Picosecond Optical Absorption at 1.06 μm and 1.55 μm in Thin Germanium Samples at High Optically-Created Carrier Densities
Recently, the enhanced transmission of single, ultrashort optical pulses at 1.06 μm through germanium as a function of incident pulse energy has been measured . In addition, the temporal evolution of this enhanced transmission has been determined on a picosecond time scale using the excite and probe technique [1,2]. The latter measurements reveal that the probe transmission increases for 50–100 psec following excitation with an intense optical pulse. ELCI. et al.  have attributed this rise in the probe transmission to a cooling of the hot electron-hole plasma created by the excitation pulse. In sharp contrast to this interpretation, AUSTON et al.  have stated that they expect the energy relaxation time to be too short to account for the rise in the probe transmission. AUSTON et al. also suggest that enhanced free-hole  and Coulomb-assisted indirect absorption  effects can be significant at the high optically-created carrier densities encountered in the excitation-probe measurements at 1.06 μm. Indeed, they suggest that these processes could introduce a minimum in the absorption versus carrier density relationship. AUS-TON and MCAFEE  have proposed an alternative explanation for the temporal evolution of the probe transmission by combining the details of the way the absorption saturates as a function of carrier density with a monotonic decrease in carrier density with time due to Auger recombination . The rise in probe transmission with time can then be explained in the followina manner.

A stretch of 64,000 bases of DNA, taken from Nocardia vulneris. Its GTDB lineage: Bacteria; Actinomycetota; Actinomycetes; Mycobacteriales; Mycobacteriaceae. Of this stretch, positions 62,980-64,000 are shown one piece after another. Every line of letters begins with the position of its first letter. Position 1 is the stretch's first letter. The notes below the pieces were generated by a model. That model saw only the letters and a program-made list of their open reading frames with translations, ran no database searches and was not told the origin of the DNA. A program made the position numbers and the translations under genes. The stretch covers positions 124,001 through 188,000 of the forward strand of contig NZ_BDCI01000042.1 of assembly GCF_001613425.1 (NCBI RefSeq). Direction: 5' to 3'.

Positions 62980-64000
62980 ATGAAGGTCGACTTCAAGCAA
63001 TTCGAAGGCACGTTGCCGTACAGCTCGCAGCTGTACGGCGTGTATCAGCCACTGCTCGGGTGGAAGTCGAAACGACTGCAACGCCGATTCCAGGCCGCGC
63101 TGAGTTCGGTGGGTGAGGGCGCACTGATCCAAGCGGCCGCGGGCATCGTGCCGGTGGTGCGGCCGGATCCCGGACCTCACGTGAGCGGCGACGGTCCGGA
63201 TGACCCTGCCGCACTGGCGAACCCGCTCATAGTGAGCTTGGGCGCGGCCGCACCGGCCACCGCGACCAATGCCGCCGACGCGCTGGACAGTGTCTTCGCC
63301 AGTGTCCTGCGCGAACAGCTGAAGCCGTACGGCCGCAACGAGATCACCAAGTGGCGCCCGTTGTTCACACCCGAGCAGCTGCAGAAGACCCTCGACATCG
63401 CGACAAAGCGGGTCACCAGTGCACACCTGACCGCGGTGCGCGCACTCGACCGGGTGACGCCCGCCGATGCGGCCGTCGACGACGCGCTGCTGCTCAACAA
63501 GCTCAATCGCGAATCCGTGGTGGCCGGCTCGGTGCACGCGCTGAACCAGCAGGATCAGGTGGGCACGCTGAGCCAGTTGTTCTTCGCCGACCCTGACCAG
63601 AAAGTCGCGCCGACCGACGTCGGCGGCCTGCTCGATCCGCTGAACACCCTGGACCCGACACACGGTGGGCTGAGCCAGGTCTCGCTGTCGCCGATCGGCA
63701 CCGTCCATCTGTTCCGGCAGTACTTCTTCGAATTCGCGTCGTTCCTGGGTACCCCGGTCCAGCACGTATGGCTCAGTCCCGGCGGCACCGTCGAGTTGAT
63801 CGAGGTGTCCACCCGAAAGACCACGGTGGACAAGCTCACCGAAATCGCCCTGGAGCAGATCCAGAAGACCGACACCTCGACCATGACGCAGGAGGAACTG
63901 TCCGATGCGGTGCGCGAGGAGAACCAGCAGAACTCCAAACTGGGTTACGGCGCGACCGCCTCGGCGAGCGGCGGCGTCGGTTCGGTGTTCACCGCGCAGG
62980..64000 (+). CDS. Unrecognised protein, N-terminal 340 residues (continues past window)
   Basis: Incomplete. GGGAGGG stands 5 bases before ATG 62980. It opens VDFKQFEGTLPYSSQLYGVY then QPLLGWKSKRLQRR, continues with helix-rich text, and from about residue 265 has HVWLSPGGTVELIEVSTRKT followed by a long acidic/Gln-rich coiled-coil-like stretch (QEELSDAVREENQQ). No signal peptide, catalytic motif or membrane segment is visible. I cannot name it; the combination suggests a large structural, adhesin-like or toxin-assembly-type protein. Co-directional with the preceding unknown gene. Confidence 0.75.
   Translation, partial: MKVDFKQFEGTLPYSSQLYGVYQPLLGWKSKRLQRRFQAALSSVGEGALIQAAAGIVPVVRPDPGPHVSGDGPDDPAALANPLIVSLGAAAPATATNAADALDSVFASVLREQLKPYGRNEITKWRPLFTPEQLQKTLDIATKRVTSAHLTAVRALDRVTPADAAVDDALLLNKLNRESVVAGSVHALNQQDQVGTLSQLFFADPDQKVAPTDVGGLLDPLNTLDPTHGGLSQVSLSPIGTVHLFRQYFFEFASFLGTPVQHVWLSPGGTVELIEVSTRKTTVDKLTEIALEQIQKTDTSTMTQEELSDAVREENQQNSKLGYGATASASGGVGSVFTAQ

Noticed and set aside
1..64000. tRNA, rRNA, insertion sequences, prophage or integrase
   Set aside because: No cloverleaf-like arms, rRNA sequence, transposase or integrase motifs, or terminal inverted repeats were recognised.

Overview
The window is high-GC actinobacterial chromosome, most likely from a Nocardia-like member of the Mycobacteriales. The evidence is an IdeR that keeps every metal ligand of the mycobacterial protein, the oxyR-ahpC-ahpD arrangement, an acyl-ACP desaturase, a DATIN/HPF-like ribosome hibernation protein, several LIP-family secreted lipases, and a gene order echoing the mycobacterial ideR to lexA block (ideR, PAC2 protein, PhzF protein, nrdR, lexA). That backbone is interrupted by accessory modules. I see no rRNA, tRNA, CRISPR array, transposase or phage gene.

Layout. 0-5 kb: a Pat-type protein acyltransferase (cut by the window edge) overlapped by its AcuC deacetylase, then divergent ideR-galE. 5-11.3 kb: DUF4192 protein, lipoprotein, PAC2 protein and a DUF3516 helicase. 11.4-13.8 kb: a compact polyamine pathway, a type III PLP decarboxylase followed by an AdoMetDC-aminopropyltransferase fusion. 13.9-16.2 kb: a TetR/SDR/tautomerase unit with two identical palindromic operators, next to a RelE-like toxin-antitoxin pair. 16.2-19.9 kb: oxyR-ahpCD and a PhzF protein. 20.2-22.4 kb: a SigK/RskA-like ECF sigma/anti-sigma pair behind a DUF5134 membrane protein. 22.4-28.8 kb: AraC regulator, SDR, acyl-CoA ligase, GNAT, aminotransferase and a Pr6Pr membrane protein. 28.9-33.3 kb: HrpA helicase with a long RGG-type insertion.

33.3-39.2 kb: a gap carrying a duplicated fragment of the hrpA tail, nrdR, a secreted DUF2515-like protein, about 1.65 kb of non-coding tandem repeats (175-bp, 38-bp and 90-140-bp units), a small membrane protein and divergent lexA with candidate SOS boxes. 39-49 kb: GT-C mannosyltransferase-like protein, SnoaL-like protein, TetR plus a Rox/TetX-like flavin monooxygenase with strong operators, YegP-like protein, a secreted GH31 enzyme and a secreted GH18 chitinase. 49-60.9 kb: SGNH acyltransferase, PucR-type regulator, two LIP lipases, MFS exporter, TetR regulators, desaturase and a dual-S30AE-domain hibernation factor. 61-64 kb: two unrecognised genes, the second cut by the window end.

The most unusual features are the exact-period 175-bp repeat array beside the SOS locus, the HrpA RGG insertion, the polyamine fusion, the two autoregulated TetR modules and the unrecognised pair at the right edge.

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- 7.S. McAfee and D.H. Auston, private communication, July 28, 1977.Google Scholar